Recently I commissioned a portrait of horror film-maker Mattie Do from Japanese artist Peach Momoko, whose macabre work I first came across at Designercon 2016 a year ago.
Peach MoMoKo’s art is mostly known in the underground scene in Japan. She regularly exhibits both in Japan and also in the US and Europe. One of Peach Momoko’s main themes is using a mix of propaganda ideas with old-school Japan techniques to examine war, the military, death, and society but also re-imagining images of a nostalgic feel of early 60s Japan. She does a significant amount of her work in black and white. She recently started making comics, movie posters and winning awards in her inking skill. These days, Peach is one of the regular artists published in the US magazine Girls and Corpses and the Japanese magazine, Kikan S.
Mattie Do is the first Lao woman director, and the first Lao horror film director, so being selected as the first foreign film nominee Laos has ever sent to the Oscars, going up against Angelina Jolie’s First They Took My Father, is an exciting distinction. I’m proud of her. I hadn’t realized it at the time, but the necklace depicted here is the one Mattie Do’s mother gave to her from Luang Prabang before her mother passed away.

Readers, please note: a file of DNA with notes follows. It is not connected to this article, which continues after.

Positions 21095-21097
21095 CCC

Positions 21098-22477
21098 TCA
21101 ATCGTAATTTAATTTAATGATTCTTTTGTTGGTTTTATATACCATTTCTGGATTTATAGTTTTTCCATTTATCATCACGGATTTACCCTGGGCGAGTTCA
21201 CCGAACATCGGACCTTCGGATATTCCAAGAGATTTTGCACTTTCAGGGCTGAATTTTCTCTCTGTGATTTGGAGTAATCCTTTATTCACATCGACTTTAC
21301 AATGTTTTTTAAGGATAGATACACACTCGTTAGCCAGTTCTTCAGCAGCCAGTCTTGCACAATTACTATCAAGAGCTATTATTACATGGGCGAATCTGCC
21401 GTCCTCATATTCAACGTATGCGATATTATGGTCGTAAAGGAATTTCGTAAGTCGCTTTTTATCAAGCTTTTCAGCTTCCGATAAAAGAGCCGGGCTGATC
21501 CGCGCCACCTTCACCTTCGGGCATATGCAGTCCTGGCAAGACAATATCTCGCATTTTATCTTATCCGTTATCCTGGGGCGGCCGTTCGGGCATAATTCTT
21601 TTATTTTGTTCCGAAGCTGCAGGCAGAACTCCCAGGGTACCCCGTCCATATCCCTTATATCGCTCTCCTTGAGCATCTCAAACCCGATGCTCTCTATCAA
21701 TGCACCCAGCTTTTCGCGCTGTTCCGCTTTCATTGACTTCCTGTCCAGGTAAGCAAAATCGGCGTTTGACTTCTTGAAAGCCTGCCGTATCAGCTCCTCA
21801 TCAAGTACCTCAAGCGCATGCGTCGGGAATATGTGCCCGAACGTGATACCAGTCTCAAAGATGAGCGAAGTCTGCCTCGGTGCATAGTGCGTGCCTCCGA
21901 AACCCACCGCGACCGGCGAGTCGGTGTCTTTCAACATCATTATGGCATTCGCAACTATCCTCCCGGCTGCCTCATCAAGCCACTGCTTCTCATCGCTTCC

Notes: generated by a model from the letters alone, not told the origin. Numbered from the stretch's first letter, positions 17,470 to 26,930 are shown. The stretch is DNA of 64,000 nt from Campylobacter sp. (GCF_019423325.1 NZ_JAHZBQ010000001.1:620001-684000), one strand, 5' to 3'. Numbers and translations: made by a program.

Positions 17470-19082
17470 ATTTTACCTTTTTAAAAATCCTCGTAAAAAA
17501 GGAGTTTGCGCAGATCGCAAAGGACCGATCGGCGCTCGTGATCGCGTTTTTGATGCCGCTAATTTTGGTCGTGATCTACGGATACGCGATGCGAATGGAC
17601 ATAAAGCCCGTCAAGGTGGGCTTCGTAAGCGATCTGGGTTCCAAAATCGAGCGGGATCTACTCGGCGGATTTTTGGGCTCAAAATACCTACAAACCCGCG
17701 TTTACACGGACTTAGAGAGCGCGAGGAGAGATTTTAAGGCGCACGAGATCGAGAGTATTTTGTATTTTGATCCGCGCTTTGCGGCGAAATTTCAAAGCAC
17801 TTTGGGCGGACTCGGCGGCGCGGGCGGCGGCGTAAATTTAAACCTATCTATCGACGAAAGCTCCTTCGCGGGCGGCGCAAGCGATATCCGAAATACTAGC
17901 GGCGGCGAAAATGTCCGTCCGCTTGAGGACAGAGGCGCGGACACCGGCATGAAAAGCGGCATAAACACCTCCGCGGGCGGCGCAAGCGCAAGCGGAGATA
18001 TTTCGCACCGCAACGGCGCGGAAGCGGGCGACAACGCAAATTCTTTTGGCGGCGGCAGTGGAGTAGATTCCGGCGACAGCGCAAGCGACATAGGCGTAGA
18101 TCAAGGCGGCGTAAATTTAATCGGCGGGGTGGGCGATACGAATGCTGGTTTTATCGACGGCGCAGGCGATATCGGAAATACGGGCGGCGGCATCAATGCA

One of the key questions I ask myself regularly is how we might see Lao, especially Lao women, depicted by other artists on our own terms, especially through the lens of the strange and the macabre. Where is the artistic risk and opportunity?
While a significant number of Lao in our community have a deep love for the strange and the weird, there are many who remain hesitant and afraid to play around with our traditional and modern standards of beauty. It is difficult to encourage one another to challenge how we interact with the standards set (or imposed) by other cultures on what is acceptable to depict when it comes to women, even those Lao on the path of the speculative arts of science fiction, fantasy, and horror. If anyone was prepared to go really experimental on this question, it was Mattie Do.
Hopefully, this provides encouragement for more us to be playful and challenge our ideals and standards, and how we might depict ourselves artistically and imaginatively. Can’t wait to see the next work from all of them! 🙂